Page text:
|tables||(string) - The specific GDELT table to pull. The default table is the 'events' table. See the GDELT documentation page for more information||'events' or 'mentions' or 'gkg'|
|output||(string) - The output type for the results||'json' or 'csv' or 'gpd'|
These parameter values can be mixed and matched to return the data you want. the
coverage parameter is used with GDELT version 2; when set to "True", the
gdeltPyR will query all available 15 minute intervals for the dates passed. For the current day, the query will return the most recent 15 minute interval.
Version 2and pull full days of data, you need more memory as the gdeltPyR return is held in memory. One day of GDELT
Version 2data can be 500 MB. Get more RAM, you have less problems. Or, pull a day, write to disk, flush, then continue.
gdeltPyR; will require project ID and authentication using
All contributions, bug reports, bug fixes, documentation improvements, enhancements and ideas are welcome.
A detailed overview on how to contribute is forthcoming.
Our main requirement (and advice) is to make sure you write a unit test for your enhancement or addition (or just make one to help get the project to 90% unit tests!!!). Moreover, we can't accept a commit until existing unittests are passing in Travis CI (OSX and Linux) and Appveyor (Windows).
If you are simply looking to start working with the
gdeltPyR codebase, navigate to the gdeltPyR's Issues tab and start looking through interesting issues. There are a number of issues listed where you could start out.
Or maybe through using
gdeltPyR you have an idea of your own or are looking for something in the documentation and thinking ‘this can be improved’...you can do something about it!
We follow the pandas instructions as a guide to build a
gdeltPyR development environment. Windows users should look at the instructions below for environment set up.
An easy way to create a
gdeltPyR development environment is as follows.
After completing all steps above, tell conda to create a new environment, named
gdelt_dev, or any other name you would like for this environment, by running:
conda create -n gdelt_dev python=2 -c conda-forge --file travis/requirements_all.txt
conda create -n gdelt_dev python=3 -c conda-forge --file travis/requirements_all.txt
conda create -n gdelt_dev python=3.6 -c conda-forge --file travis/requirements_all36.txt
For Windows, we will again follow the
pandas documentation (let me know if this doesn't work for
gdeltPyR). To build on Windows, you need to have compilers installed to build the extensions. You will need to install the appropriate Visual Studio compilers, VS 2008 for Python 2.7, VS 2010 for 3.4, and VS 2015 for Python 3.5 and 3.6.
For Python 2.7, you can install the mingw compiler which will work equivalently to VS 2008:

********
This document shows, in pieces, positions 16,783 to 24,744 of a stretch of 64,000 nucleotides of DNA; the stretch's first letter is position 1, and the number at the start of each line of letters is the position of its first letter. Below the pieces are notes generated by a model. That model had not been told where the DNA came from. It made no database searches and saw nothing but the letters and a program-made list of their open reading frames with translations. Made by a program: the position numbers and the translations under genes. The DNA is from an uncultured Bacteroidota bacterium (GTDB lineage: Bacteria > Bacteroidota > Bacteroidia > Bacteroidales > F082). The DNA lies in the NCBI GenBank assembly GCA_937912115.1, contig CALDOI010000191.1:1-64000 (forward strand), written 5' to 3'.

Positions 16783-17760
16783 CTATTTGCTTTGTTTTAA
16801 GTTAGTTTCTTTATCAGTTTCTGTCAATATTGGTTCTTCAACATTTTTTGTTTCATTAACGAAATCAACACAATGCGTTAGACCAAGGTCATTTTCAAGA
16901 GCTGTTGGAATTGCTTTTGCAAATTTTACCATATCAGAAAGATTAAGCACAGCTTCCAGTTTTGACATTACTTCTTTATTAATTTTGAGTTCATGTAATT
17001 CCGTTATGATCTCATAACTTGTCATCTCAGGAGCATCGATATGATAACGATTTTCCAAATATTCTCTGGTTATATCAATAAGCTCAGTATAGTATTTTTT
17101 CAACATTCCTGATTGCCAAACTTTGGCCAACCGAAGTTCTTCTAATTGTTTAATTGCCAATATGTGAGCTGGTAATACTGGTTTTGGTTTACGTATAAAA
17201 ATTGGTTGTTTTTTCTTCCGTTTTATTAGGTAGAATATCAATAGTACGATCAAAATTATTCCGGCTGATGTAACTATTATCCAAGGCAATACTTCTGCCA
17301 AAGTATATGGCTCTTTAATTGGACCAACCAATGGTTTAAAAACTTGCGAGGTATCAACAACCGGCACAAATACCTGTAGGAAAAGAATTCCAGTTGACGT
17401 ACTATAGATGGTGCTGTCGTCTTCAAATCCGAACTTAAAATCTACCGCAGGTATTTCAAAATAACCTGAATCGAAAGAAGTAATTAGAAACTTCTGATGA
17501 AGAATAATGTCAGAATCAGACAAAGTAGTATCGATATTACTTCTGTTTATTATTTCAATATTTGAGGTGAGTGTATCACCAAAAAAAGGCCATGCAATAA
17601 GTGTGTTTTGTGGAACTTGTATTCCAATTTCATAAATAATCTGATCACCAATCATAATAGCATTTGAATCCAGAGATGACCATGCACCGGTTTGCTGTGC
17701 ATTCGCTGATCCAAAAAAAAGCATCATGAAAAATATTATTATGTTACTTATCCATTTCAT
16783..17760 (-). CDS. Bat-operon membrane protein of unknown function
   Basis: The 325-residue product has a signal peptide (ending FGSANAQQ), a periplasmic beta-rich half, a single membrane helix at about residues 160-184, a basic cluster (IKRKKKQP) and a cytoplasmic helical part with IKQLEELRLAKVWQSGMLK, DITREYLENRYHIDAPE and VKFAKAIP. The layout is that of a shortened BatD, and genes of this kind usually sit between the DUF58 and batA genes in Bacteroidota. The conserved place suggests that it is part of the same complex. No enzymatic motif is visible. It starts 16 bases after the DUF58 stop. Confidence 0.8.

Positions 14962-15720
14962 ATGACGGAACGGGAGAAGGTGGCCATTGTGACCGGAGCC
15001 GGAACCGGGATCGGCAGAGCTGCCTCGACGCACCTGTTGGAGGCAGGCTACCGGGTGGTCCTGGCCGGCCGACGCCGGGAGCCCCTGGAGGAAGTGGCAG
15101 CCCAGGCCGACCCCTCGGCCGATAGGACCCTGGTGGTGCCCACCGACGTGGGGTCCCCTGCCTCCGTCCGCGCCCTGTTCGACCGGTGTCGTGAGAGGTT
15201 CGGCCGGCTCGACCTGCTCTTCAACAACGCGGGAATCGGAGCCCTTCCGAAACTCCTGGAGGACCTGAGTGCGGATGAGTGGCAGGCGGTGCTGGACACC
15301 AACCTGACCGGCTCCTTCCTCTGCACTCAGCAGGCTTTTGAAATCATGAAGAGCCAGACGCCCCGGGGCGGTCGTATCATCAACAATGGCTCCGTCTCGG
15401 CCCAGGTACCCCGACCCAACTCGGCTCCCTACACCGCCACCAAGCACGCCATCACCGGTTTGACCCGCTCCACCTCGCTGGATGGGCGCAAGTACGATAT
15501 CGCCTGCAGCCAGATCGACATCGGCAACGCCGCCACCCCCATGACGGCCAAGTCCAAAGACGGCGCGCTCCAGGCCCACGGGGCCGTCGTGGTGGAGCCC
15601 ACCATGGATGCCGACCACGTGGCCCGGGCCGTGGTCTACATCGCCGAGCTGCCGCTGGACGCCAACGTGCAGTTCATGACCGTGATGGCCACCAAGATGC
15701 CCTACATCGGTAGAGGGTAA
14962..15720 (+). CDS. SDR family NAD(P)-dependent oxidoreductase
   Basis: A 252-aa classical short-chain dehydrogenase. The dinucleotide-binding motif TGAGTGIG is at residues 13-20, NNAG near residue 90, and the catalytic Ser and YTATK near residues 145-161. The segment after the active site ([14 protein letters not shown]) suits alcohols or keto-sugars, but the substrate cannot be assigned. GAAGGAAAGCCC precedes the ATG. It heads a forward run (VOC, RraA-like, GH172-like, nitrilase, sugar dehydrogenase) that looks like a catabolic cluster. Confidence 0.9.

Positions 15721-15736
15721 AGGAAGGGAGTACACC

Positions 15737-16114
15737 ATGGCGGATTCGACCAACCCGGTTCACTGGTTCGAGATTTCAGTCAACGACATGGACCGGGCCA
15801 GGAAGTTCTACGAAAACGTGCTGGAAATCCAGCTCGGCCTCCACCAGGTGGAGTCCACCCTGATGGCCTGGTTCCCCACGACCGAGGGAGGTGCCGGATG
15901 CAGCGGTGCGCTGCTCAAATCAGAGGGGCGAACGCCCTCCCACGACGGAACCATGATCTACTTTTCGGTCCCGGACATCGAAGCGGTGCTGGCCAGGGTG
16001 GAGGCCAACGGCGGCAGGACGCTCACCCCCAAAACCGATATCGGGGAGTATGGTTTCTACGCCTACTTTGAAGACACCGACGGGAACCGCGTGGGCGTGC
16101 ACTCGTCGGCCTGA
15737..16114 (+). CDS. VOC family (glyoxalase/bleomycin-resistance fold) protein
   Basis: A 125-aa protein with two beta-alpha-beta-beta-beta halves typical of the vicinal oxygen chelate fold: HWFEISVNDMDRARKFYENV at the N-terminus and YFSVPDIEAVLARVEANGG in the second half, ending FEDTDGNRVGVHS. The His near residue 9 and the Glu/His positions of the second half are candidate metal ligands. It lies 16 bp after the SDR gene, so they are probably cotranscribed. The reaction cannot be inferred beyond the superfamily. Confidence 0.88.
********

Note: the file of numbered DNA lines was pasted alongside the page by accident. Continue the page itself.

conda install -n gdelt_dev libpython
or use the Microsoft Visual Studio VC++ compiler for Python. Note that you have to check the x64 box to install the x64 extension building capability as this is not installed by default.
For Python 3.4, you can download and install the Windows 7.1 SDK. Read the references below as there may be various gotchas during the installation.
For Python 3.5 and 3.6, you can download and install the Visual Studio 2015 Community Edition.
Here are some references and blogs:
This will create the new environment, and not touch any of your existing environments, nor any existing Python installation. It will install all of the basic dependencies of
gdeltPyR, as well as the development and testing tools. To enter this new environment:
source activate gdelt_dev
You will then see a confirmation message to indicate you are in the new development environment.
To view your environments:
conda info -e
To return to your home root environment in Windows:
To return to your home root environment in OSX / Linux:
See the full conda docs here.
The last step is installing the gdelt development source into this new directory. First, make sure that you cd into the gdeltPyR source directory. You have two options to build the code:
python setup.py build_ext --inplace
If you startup the Python interpreter in the pandas source directory you will call the built C extensions
python setup.py develop
This makes a symbolic link that tells the Python interpreter to import pandas from your development directory. Thus, you can always be using the development version on your system without being inside the clone directory.
You should have a fully functional development environment!
pandas has a fantastic write up on Continuous Integration (CI). Because
gdeltPyR embraces the same CI concepts, please read
pandas introduction and explanation of CI if you have issues. All builds of your branch or Pull Request should pass with
greens before it can be merged with the master branch.
There's no point in reinventing the wheel; read the
pandas documentation on committing code for instructions on how to contribute to
If you completed everything above, you should be ready to contribute.
We follow the
pandas coding style for issues and pull requests. Use the following style: